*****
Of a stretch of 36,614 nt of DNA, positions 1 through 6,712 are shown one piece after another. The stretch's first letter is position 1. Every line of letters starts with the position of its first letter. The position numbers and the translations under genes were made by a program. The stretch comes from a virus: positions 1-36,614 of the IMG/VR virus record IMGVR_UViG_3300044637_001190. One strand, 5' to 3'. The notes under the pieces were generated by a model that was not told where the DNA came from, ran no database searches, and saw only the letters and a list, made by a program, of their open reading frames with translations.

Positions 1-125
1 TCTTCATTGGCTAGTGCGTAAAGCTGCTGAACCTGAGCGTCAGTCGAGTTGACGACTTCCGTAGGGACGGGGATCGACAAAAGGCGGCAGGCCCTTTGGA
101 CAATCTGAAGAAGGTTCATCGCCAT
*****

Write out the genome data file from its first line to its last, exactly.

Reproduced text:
Of a stretch of 36,614 nt of DNA, positions 1 through 6,712 are shown one piece after another. The stretch's first letter is position 1. Every line of letters starts with the position of its first letter. The position numbers and the translations under genes were made by a program. The stretch comes from a virus: positions 1-36,614 of the IMG/VR virus record IMGVR_UViG_3300044637_001190. One strand, 5' to 3'. The notes under the pieces were generated by a model that was not told where the DNA came from, ran no database searches, and saw only the letters and a list, made by a program, of their open reading frames with translations.

Positions 1-125
1 TCTTCATTGGCTAGTGCGTAAAGCTGCTGAACCTGAGCGTCAGTCGAGTTGACGACTTCCGTAGGGACGGGGATCGACAAAAGGCGGCAGGCCCTTTGGA
101 CAATCTGAAGAAGGTTCATCGCCAT